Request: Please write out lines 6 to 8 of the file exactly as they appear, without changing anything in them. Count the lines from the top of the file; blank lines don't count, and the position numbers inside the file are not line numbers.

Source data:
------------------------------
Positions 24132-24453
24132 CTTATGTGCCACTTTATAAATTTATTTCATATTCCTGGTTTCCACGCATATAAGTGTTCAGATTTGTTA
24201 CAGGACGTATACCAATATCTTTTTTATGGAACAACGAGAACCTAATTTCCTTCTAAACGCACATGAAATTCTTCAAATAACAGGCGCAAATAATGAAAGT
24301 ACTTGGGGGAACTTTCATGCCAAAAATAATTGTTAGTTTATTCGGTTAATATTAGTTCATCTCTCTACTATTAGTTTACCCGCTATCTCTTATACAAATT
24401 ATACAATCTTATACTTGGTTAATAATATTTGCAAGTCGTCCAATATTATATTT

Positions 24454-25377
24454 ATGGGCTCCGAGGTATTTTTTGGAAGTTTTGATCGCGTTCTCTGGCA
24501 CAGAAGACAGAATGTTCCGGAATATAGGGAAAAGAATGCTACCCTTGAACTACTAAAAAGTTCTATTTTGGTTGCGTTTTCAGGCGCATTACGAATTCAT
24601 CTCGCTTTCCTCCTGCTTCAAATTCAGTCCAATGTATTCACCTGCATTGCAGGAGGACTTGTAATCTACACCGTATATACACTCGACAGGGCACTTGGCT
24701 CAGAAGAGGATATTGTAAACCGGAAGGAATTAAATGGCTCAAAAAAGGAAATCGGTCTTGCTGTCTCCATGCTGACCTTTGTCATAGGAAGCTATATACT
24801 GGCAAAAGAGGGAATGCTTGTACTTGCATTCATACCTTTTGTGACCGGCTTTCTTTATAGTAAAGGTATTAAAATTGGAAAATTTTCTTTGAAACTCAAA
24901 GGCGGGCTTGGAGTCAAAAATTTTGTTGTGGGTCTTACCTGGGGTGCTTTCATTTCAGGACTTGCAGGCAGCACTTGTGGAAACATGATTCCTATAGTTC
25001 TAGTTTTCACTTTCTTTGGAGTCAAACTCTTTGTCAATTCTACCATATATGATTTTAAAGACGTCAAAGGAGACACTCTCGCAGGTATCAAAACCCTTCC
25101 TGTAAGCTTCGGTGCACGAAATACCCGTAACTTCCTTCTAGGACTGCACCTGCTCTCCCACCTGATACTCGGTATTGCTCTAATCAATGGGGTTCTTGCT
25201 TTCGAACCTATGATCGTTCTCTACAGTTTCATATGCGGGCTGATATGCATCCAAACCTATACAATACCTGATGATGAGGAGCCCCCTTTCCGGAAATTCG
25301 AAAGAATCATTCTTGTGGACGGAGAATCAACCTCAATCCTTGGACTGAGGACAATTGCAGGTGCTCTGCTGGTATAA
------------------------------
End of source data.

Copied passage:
Positions 24454-25377
24454 ATGGGCTCCGAGGTATTTTTTGGAAGTTTTGATCGCGTTCTCTGGCA
24501 CAGAAGACAGAATGTTCCGGAATATAGGGAAAAGAATGCTACCCTTGAACTACTAAAAAGTTCTATTTTGGTTGCGTTTTCAGGCGCATTACGAATTCAT